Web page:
Health information and data can often be dense and hard to understand, meaning that it runs the risk of misinterpretation.
We are dedicated to exploring and affecting how the public, research, and medical professionals obtains and makes sense of this kind of information, working closely with collaborators such as the UNC School of Medicine, Gillings School of Global Public Health and Eshelman School of Pharmacy to make an impact for the better.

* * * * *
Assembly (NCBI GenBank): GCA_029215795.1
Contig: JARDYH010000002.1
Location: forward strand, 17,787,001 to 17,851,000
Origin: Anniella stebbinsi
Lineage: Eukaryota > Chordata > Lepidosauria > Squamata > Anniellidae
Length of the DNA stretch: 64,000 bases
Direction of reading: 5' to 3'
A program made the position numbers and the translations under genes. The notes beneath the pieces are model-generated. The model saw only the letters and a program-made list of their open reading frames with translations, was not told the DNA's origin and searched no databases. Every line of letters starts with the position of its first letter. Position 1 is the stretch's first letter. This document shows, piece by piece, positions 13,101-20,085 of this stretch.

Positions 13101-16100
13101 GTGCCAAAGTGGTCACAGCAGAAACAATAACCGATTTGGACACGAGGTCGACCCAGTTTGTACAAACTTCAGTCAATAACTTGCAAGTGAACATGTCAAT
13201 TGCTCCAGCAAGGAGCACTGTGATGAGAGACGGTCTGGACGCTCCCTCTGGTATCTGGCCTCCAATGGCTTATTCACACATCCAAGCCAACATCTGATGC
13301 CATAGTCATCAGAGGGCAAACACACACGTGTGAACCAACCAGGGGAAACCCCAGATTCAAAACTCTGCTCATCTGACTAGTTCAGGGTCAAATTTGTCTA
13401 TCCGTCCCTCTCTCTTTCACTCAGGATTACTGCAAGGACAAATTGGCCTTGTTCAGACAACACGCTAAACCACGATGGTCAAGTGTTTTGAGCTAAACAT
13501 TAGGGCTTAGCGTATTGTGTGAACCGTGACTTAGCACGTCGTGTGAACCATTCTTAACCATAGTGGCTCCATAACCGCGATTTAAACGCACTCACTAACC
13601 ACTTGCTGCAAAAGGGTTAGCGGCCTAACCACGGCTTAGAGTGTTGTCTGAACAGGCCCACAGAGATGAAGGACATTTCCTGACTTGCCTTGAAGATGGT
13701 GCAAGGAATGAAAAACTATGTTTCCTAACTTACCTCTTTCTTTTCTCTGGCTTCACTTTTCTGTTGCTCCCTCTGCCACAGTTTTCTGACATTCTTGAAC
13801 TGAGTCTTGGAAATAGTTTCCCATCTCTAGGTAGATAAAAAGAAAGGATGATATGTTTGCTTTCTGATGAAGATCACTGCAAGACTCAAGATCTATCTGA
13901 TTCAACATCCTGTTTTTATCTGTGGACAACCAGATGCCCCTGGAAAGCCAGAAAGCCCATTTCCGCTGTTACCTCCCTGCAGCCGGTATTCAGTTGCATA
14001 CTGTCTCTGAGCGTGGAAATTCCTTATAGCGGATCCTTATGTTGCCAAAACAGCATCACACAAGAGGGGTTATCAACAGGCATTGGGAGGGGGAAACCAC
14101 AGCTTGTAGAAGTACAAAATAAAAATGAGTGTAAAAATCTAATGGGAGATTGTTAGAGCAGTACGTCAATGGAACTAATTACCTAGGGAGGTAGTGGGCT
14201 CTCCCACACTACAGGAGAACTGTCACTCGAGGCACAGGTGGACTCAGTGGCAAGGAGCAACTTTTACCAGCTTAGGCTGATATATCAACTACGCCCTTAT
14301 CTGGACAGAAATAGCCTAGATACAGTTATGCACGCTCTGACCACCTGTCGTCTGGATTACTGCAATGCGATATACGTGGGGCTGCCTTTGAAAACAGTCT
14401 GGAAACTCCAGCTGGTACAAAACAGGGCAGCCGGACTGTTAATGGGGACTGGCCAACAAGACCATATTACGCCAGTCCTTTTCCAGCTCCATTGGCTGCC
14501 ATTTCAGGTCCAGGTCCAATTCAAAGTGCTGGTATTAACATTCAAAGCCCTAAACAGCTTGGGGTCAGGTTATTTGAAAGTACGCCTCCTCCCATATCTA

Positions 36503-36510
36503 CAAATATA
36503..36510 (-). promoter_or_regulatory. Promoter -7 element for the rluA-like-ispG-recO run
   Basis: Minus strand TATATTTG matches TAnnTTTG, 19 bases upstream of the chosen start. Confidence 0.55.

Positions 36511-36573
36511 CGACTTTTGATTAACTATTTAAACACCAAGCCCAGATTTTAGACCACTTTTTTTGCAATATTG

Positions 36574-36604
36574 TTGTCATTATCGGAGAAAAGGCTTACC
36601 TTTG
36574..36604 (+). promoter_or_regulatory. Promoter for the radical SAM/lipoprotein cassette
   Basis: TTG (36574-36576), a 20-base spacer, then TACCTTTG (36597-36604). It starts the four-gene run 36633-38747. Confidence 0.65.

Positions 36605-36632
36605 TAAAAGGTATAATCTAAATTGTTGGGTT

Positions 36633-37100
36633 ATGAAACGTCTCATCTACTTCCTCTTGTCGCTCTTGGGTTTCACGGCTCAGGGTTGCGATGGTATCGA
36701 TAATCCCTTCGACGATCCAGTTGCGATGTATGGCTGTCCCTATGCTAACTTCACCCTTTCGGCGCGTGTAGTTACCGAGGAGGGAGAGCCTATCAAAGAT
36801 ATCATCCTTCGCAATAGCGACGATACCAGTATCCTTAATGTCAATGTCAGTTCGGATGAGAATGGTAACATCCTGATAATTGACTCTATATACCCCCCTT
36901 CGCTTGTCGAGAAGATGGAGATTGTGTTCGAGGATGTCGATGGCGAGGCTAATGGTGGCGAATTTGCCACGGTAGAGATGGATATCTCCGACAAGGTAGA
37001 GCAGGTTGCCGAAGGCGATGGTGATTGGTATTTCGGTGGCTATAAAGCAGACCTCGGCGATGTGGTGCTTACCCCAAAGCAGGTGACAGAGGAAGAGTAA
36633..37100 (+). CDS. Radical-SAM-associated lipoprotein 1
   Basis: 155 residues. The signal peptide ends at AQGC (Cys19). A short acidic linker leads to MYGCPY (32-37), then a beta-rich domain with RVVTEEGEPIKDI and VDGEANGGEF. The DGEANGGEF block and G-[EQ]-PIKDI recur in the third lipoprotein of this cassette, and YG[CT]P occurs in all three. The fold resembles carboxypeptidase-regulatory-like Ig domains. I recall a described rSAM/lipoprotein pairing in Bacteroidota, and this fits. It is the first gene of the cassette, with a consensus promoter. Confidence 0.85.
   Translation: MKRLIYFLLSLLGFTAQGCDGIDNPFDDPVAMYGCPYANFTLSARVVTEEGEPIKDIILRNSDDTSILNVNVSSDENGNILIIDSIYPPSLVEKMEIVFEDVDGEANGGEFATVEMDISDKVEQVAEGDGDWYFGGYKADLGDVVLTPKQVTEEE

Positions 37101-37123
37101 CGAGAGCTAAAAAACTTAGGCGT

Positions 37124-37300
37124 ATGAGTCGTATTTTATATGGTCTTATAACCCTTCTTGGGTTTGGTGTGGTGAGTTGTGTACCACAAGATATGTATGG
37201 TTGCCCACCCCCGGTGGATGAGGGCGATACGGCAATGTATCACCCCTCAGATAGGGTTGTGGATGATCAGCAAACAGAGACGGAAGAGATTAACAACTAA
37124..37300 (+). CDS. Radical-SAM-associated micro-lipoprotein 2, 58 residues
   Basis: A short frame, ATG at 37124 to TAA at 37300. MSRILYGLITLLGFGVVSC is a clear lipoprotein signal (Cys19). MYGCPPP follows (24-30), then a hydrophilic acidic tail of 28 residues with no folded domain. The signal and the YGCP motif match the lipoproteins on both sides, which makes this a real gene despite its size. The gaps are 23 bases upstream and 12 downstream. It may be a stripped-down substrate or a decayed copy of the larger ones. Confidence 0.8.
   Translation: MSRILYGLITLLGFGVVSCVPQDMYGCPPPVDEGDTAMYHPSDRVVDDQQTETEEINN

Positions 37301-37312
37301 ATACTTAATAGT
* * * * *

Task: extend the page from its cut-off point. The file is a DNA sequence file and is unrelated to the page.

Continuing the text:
The Carolina Health Informatics Program (CHIP) is an interdisciplinary research and training program that uses health information to bring a higher level of quality and efficiency to health care. Led by Professor Javed Mostafa, CHIP offers certificate programs, a professional science master’s degree, and a doctoral program that advance the knowledge and competencies for a wide range of health-care fields. Outcomes include lowered costs, greater availability and enhanced care. In this rapidly growing field, our graduates apply their knowledge in hospitals and clinics, in public health agencies and research centers, in North Carolina and around the world. In addition to serving as assistant director of CHIP, faculty member David Gotz leads the Visual Analytics and Communications Lab (VACLab), working with student collaborators, as well as professionals from around the Triangle and the world. Recent research has focused on enabling doctors to better explain possible outcomes to patients using information-visualization techniques and on developing new contextual visualization methods that will improve the analysis complex data sets, helping researchers avoid serious errors. Projects can run the gamut from pneumonia care plan analysis to virtual reality programs for treating PTSD. Enhanced data visualization is a key component to the future of health care informatics, and one of many ways we stay at the forefront of this emerging field.